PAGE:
Voting and historical games
- For a group of agents to make a good decision, we must be able to choose a good decision making method. In this thesis, we first study the problem of choosing decision making methods by taking social choice functions and providing quantitative measures on how well they might perform against a population distribution. Then we study a common, possibly the most common, decision making method online: voting to rate products. In this domain, we provide a new class of models and prove that certain convergence results hold. Finally we prove a connection between this new model and traditional voting methods. In the first half of the thesis, we develop a means of comparing various social choice functions with regards to a desired axiom by quantifying how often the axiom is violated. To this end, we offer a new framework for measuring the quality of social choice functions that builds from and provides a unifying framework for previous research. This framework takes the form of what we call a "violation graph." Graph properties have natural interpretations as metrics for comparing social choice functions. Using the violation graph we present new metrics, such as the minimal domain restriction, for assessing social choice functions and provide exact and probabilistic results for voting rules including plurality, Borda, and Copeland. Motivated by the empirical results, we also prove asymptotic results for scoring voting rules. These results suggest that voting rules based on pairwise comparison (ex: Copeland) are better than scoring rules (ex: Borda count). They also suggest that although we can never fulfill our desired set of axioms, the frequency of violation is so small that with even a modest number of voters we can expect to never violate our axioms. In the second half of the thesis, we define a new class of games called historical influence games (HIGs). HIGs are infinite games in which agents take turns round-robin style iv choosing a value for a single-dimensional variable. The payoff at each stage to each agent is a monotonically decreasing function of the distance between two quantities: a weighted average of past values chosen by all agents, and some fixed ideal value personal to that agent. The overall payoff to the agent is the limit average of the stage payoffs. We show that myopic strategies form a subgame perfect Nash equilibrium in HIGs. Then we introduce certain smoothness constraints on how the impact of a given action changes over time, constraints which define the class of valid HIGs. We prove that for valid HIGs, under myopic play the limit average value converges to what we call the central value, which is the median of the agents' ideal values jointly with certain societal focal points. As a side effect, we show a polarization theorem: after a finite period, almost all agents settle on one of the extreme values. Finally, we show a tight connection between valid HIGs and the class of Moulin strategy-proof voting rules in single-peaked domains.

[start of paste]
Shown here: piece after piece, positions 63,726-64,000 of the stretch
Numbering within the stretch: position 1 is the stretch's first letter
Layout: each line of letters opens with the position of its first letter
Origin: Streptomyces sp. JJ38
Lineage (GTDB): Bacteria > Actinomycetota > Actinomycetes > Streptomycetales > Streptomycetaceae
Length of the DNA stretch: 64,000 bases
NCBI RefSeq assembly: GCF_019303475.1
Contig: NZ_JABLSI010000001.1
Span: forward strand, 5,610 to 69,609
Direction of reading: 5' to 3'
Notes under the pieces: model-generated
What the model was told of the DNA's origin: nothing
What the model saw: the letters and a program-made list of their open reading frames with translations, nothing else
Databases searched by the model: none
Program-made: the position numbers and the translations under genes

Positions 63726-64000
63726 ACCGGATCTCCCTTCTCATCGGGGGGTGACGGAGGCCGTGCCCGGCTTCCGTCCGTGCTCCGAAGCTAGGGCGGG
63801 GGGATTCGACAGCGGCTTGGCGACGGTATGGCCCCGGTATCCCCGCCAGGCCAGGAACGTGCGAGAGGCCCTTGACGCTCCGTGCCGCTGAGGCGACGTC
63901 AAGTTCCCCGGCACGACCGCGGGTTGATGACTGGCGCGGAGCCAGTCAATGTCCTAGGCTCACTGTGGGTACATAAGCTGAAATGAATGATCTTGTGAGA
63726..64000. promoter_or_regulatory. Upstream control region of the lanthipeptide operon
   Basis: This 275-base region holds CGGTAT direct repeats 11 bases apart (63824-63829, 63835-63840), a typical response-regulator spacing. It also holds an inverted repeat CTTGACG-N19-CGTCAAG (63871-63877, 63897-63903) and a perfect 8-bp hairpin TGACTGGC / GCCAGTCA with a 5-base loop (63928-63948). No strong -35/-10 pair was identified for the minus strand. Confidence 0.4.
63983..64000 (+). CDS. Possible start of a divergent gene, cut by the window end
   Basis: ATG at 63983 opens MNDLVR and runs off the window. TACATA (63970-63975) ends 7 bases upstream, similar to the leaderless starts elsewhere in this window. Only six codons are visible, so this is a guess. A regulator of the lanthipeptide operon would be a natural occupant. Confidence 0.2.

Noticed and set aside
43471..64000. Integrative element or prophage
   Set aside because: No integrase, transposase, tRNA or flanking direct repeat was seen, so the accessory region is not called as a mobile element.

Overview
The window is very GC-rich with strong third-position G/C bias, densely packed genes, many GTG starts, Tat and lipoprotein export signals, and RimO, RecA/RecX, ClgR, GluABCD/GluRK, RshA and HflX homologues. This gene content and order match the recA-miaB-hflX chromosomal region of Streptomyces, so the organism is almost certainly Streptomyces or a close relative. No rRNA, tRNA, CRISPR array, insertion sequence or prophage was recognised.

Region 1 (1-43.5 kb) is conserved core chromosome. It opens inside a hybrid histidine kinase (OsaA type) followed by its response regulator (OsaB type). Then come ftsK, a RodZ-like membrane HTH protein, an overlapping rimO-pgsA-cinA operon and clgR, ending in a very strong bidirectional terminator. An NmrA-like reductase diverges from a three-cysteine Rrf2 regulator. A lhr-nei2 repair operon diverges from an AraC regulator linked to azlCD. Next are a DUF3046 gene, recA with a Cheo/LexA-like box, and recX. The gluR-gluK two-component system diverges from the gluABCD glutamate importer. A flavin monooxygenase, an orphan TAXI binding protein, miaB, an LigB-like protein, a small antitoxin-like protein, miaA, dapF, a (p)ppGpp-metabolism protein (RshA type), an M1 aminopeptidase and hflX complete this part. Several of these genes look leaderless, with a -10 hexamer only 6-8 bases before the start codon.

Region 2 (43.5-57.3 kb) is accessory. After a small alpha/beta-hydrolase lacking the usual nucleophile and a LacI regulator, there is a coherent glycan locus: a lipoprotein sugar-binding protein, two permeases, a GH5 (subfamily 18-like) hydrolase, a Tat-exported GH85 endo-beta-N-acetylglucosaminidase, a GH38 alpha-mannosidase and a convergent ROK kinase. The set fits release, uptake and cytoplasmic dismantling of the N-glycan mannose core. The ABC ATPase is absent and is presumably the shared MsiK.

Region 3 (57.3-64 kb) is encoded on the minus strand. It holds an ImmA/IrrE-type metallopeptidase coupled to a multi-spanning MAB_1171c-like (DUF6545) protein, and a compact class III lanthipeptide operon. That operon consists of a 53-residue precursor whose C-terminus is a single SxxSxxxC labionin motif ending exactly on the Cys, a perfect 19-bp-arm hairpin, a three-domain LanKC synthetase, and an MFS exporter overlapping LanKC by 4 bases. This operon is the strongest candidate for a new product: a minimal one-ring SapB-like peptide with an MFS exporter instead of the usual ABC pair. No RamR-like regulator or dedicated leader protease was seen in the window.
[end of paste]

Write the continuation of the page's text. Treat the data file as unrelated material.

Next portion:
|Type of resource
|electronic; electronic resource; remote
|1 online resource.
|2010, c2011; 2010
|Munie, Michael Andrew
|Stanford University, Computer Science Department
|Statement of responsibility
|Michael Andrew Munie.
|Submitted to the Department of Computer Science.
|Thesis (Ph.D.)--Stanford University, 2011.
- © 2011 by Michael Andrew Munie
- This work is licensed under a Creative Commons Attribution Non Commercial 3.0 Unported license (CC BY-NC).
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